Sydney: Yeah. That was like a really intense time in my life. I mean, I started getting consciously aware of my sexuality at some point around six or seventh grade. I remember I was nervous to write it down in case somebody would see it. So, I don’t have any evidence for when exactly I started knowing, but it was sometime around there. But I usually tell people that I really kind of always knew. And I think a lot of gay and trans people have that story, where it’s like you know, it’s your own body, and it’s natural.
Jen: Right, right.
Sydney: And I think a lot of kids are just kind of cut off from their own knowing by just being raised in complete heteronormativity.
Sydney: And just not even having the option, and their families assuming they’re straight, and their kids’ movies assuming they’re straight.
Sydney: I remember having these really intense friendships that were definitely crushes, but before I even really knew that that was an option on the table. You know?
Jen: Right, right.
Sydney: So, I always knew. And that’s why I feel like the whole coming out thing is kind of antiquated, and will hopefully be over eventually.
Sydney: Just as kids are raised and able to just have as much freedom to kind of like, I don’t know, grow up and develop their sexuality as every other kid.
Sydney: And I mean, I’ve even got to see this a little bit with Remy. You know?
Sydney: I’ve been out since she was like, I don’t know, nine or ten.
Jen: Yeah, yeah.
Sydney: And even though she’s really goofy about it, she’s always been like, “I don’t know if I’m gay or not yet.”
Sydney: Like, “I don’t have crushes yet, I don’t know.”
Jen: Right, right.
Sydney: Like, “We’ll see.”
Sydney: And it’s just so cool to see that, and be like, God, the amount of heartache that would have been able to be prevented if I could have just done that. You know?
Jen: Yeah. Sure.
Sydney: I remember trying to make myself have crushes on boys, and talking about it with my friends when I was like twelve.
Jen: Yeah. But your crushes were always really fake. They were like, “I have a crush on Ed Sheeran.” I’m like, “Do you?”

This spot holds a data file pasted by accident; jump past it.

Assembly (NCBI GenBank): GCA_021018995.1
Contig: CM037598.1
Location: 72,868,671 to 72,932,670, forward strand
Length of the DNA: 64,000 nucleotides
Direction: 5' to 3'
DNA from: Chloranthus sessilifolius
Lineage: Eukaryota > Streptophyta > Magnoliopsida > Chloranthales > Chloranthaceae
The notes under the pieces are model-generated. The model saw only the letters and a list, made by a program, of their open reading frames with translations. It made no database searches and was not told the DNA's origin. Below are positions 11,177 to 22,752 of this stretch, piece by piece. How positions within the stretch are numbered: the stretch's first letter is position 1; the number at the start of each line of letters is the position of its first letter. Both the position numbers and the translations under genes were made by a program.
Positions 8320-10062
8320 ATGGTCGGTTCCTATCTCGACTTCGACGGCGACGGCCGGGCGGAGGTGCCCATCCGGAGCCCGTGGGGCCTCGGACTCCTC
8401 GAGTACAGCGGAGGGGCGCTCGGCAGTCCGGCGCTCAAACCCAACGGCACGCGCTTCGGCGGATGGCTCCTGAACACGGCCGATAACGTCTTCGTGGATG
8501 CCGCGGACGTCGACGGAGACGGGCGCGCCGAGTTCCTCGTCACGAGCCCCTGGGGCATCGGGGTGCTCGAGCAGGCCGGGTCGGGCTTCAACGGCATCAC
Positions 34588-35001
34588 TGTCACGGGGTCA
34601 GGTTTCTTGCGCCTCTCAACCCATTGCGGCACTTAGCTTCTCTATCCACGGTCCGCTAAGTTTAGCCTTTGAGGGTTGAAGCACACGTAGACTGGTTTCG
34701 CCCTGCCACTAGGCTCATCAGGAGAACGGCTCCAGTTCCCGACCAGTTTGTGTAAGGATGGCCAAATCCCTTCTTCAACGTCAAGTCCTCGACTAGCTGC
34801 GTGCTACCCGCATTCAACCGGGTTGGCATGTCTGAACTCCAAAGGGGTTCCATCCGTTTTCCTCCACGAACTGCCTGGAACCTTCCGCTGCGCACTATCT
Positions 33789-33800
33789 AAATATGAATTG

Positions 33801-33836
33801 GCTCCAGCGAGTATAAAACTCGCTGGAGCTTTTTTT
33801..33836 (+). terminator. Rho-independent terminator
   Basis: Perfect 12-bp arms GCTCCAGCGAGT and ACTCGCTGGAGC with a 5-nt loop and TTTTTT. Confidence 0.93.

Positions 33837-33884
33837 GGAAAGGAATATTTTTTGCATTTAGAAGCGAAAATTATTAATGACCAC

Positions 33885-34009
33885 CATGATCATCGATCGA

Sydney: Oh my God.
Jen: Like, uttered to people.
Sydney: I remember the one…
Sydney: …the one fabricated crush I had in sixth grade was this kid named Dawson. And he asked me out and I lied, and said that I wasn’t allowed to have a boyfriend. And then I would use that for drama and attention for a little bit. But we both ended up gay, so.
Jen: Oh, weird! You found each other in the wild!
Sydney: I guess it was a little bit pretend for him, too. So, you know, I guess that was dodged for both of us.
Jen: Well, one thing that I like about what you’re saying, which when we can switch it over to a hetero space it makes it so easy to understand, is I never had to be told that I liked boys.
Jen: That wasn’t some big moment, where it was some sort of reckoning, and, Oh, I like boys.
Jen: And now this has to be a deal. And it did start early, of course it did. I mean, I had a crush on a boy in third grade. And we were in the nurse’s office at the same time, and I tried to stay sick so I could stay in there.
Sydney: Are you serious?
Jen: Like, yes.
Sydney: That’s so cute.
Jen: Right, it was so real. So, staying back there real quickly before we move forward, sixth, seventh grade, eighth even…
Jen: …and this is probably a laundry list of stuff, but did anything feel particularly scary to you back then? What were you worried about? What was keeping you up at night?
Sydney: Well, I mean, first it was the really painful and confusing cognitive dissonance of even realizing that you might be gay. You know?
Sydney: And that knowing was always inside, but it finally coming out, and not being able to deny it anymore. And for some people, that happens when they’re forty years old.